That sense of justice was often a sense of sadness too tho, especially over the past decade, especially especially during the pandemic and especially as her inability to do as much as she wanted due to ill health dragged on.

I’m painting a rosy picture here and I am biased, she was my best friend as well as partner. Our life together has never been plain sailing. She was, like me, prone to the most ridiculous fuck ups and whoops moments, Em was human and all that entails, we always said that was the strength in our relationship, the glue that held us together alongside a mutual enjoyment of each other’s company, that we knew each of us could get ourselves in a pickle from the off and accepted each other as who they were.

I never wanted to change Em, Em never wanted to change me. Where would the fun be in that? I mean, we’d have less to talk about and that’d be no good.

Part of the reason all this hurts as much as it does, you know? Decades together, with crappy health and a chaotic life and we somehow managed to find time to still miss each other’s company when apart and to never run out of things to talk about, wrongs we wanted righted, films or whatever we loved, books we’d read.

No shit I’m going to miss her. Em was an amazing person to be around and I’ve always felt privileged to get to share my life with her, even if I remained forever mystified how anyone could walk down the street accumulating a cat following like she would. Taking a walk with Em was like meandering down the road with some sort of Hellboy/Pied Piper crossover.

This probably explains why my first stupid thought when she passed away was “fuck, the cat’s going to kill me for going home without her” and only after that, anything remotely sensible.

The next while is going to be hard. We’ve been struggling for a while now, skint and firefighting too many corners. Rather than getting to fully enjoy what time we had left together, it’s been constant battling to keep our heads above water, to keep the family together and safe. Things are going to be tighter still now it’s just me and the kids.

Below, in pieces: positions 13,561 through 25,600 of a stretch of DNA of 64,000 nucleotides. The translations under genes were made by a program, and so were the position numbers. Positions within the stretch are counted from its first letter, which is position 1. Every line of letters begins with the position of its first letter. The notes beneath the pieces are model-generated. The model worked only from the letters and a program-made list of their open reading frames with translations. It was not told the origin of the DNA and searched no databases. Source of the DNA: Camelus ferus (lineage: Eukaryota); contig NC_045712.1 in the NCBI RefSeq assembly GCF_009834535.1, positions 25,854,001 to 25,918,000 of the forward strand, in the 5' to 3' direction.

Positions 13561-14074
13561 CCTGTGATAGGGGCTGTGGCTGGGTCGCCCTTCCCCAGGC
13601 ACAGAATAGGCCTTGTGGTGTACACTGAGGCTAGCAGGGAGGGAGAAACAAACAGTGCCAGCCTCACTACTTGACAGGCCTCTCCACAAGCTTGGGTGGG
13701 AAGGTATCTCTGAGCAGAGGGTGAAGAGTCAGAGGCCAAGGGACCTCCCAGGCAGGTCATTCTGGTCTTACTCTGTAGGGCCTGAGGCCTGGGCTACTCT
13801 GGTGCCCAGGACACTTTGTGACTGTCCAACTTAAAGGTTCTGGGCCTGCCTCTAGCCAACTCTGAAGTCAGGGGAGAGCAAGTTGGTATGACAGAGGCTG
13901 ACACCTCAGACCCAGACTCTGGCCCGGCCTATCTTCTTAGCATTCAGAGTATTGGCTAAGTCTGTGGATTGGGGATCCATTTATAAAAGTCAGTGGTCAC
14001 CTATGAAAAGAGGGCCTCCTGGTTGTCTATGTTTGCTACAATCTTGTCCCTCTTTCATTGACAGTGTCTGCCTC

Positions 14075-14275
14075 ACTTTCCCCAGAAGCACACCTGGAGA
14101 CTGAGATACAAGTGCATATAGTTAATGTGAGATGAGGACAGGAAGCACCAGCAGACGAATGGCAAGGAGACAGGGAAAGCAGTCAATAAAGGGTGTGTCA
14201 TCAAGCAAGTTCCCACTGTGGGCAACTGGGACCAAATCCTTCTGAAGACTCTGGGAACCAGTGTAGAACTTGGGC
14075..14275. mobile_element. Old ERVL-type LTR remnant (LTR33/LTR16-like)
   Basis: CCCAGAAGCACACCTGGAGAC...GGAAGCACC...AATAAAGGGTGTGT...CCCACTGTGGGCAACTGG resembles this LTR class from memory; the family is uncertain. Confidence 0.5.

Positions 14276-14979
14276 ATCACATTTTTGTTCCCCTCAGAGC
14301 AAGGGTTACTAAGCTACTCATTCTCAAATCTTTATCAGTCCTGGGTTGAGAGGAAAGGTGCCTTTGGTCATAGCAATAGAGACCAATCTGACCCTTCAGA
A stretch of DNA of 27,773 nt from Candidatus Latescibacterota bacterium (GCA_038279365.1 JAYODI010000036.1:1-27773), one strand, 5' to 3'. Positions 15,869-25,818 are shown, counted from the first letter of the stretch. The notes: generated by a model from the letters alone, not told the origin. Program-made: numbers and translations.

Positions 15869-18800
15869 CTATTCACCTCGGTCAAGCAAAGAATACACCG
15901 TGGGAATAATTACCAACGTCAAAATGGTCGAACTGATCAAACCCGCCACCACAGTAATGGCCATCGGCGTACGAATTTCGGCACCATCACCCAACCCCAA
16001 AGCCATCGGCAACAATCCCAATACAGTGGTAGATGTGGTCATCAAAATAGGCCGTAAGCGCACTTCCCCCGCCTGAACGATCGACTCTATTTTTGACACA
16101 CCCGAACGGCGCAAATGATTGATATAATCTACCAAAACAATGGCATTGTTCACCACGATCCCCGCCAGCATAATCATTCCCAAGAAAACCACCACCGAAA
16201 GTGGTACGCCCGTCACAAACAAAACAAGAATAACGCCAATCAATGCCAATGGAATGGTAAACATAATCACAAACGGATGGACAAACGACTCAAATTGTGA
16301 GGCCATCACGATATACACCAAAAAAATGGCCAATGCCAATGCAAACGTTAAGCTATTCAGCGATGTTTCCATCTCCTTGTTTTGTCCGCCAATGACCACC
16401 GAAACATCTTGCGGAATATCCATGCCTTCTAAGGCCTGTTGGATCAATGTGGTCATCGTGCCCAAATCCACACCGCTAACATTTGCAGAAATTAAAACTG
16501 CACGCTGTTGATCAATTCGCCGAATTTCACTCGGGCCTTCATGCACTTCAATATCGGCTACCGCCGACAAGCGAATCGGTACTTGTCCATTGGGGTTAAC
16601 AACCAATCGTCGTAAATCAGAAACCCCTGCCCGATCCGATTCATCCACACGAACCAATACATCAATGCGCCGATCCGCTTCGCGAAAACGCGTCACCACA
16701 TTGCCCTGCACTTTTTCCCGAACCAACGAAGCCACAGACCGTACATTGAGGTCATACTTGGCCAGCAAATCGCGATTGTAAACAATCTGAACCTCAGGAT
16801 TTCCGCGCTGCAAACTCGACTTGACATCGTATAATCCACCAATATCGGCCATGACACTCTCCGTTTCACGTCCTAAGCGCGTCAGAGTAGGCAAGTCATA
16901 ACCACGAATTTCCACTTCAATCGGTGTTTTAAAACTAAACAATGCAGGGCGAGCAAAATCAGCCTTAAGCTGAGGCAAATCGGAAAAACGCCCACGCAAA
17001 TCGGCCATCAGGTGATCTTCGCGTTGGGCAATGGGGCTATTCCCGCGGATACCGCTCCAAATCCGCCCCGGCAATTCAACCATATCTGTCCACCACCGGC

I’m fairly sure that I’ll forever be sad that things weren’t easier, of the time we wasted on things which we could have spent doing things we enjoyed doing, together. I’ll always be sad that the past five years has been spent surviving with Em in considerable pain and time together growing shorter, money getting tighter, stresses getting more profound.

But if I’m honest, there could never be enough time. There never was. I’ll still always be grateful that I got to spend the best part of my life with the best person I could.

Em, then. Mrs Bob. Shabbyshark. I’m going to fucking miss you and so are the kids and the cats. Even the cats that weren’t ours. Especially the cats that weren’t ours. What on Earth did you do, hypnotise them?

Flynn: Son Of Crimson

A screenshot from Flynn: Son Of Crimson. It's some absolutely gorgeous pixel art! A cave scene with purple lightning bolts blocking the exits either side. A rotund knight with a big axe meanders across the floor as the player leaps through the air.

I’ve been reading a lot of nineties videogame mags these past few weeks and as anyone around at the time can confirm, there really is rather a fixation on things always pushing forward -on the next new thing – around that time.

I mean, videogames nearly always has a fixation on the new but the nineties were all that and more so. A decade where a game would get puzzling looks if it didn’t at least do something different.

To be honest, I found it exhausting then and I find it exhausting now. No wonder I meandered off for a bit to do just about anything else.

It's Flynn again. This is a forest scene, there's an Audrey-esque plant sitting atop a platform, a few gems, Flynn leaping through the air (again) and a big cute doggo.

One of the joys of the past decade, for me at least, has been watching originality become an almost useless metric as the sheer volume of games released pretty much guarantees that folks will be working on similar games in their respective genres.

To the surprise of no-one who thinks about this for even a cursory amount of time, this hasn’t come at the cost of exploring new things – we’re still making remarkable progress in that regard – instead it’s allowed folks to put their own personal (or impersonal!) stamp on things. It’s allowed players who enjoy certain genres to rarely find themselves short of different games to play in those genres.